Ironically the main thing that stood in the way of Princeton track and field for many years was the indoor facility. By the 60s Princeton was doing most of its indoor track competitions at the Lawrenceville School, which had a far superior facility to anything Princeton had. Princeton was still using the armory when Mrs. Stanley Jadwin died in 1966. All of a sudden, the chance rose to change that, along with a number of other purposes in the athletic department. Her unrestricted gift – she was Stockwell Jadwin’s mother – allowed the University to build Jadwin Gym, which was designed by Ken Fairman of the Class of ’34, who was the athletic director at the time. Princeton all of a sudden went from essentially nothing to the best indoor track in the Ivy League at that point, and one which has really remained a fabulous facility because of the unique way the Jadwin is designed. That allowed Princeton to become a real 12-month a year track location.
The success of Peter and Fred in turn, when the new Princeton stadium was built, persuaded the University to really go big time on the new Weaver track and field south of the new stadium, which is again as magnificent a facility in the college game as you can find. The combination of those over the years has done great service to the University and to the students who have participated in track and field, and in turn they have been treated to the best coaching on the planet as far as I can see from Fred and Peter. To say that Peter deserves a nice comfortable rest after 38 years of doing this is probably the biggest understatement we can find. God bless him and everything he’s done. I don’t know how in heaven’s name they’ll ever replace him, but fortunately that’s not my problem.
BT: I think we’ve touched on the things we wanted to cover in this episode. Gregg, would you like to say a few words about your Rally ’Round the Cannon column this time?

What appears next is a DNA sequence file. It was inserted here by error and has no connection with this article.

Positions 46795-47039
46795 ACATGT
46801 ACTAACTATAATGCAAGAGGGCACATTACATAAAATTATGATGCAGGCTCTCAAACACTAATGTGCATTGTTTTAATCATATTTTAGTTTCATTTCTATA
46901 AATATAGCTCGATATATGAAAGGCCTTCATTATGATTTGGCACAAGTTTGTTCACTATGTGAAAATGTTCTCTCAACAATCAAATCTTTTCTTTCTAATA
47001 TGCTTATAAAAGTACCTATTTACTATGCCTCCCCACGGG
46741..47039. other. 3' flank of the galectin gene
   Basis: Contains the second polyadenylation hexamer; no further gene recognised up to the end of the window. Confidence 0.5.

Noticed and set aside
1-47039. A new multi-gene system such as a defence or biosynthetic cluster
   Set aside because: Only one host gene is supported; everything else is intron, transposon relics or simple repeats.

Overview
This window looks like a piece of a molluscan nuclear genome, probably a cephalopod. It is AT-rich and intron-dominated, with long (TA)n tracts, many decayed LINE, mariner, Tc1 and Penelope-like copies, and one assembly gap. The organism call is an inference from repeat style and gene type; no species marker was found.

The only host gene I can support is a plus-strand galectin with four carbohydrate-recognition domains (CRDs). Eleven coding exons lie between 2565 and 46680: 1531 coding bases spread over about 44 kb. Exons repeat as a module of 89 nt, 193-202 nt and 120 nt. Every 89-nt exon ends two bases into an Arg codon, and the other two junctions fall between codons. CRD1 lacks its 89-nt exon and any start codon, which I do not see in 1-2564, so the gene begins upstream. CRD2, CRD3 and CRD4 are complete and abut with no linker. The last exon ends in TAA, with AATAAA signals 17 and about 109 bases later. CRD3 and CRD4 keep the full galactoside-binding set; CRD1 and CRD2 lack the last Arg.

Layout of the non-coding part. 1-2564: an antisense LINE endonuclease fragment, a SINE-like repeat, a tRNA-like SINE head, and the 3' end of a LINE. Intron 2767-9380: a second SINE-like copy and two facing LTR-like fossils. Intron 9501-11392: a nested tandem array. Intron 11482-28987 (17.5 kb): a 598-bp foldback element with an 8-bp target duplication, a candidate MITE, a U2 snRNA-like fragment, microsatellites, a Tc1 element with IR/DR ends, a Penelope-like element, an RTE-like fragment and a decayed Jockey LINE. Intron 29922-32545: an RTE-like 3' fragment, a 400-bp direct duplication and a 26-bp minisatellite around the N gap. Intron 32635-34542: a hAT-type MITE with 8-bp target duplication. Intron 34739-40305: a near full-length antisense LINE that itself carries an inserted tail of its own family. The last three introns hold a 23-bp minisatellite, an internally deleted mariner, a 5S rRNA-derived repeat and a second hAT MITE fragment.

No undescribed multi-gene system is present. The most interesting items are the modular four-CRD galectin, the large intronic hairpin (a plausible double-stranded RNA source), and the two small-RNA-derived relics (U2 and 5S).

GL: We’re going directly for the semantic this time. For those of you who have gotten tired of substance, this is for you. Anyway, Princeton has a new unofficial motto, whether or not you know that. You’re welcome to go to the Rally ’Round the Cannon column on the online PAW and take a good solid look at various options that we might or might not realistically have. I would also call to your attention, in the print edition as well, the letter to the editor by Bill Holmer of the Great Glass of ’68 who actually comes up with a marvelous and wildly elegant suggestion simply by the dint of using punctuation, which you have to take off your hat and admire if only because of the lovely understated nature of it. Good for you, Bill. I’ve got a few other more obvious suggestions in my column. Have a good time. Put up some comments online if you come up with something better or if you really dislike something I put up, and we’ll have a good time.
BT: I’ll remind our listeners that Rally ’Round the Cannon is a podcast from the Princeton Alumni Weekly online.
GL: Thanks so much.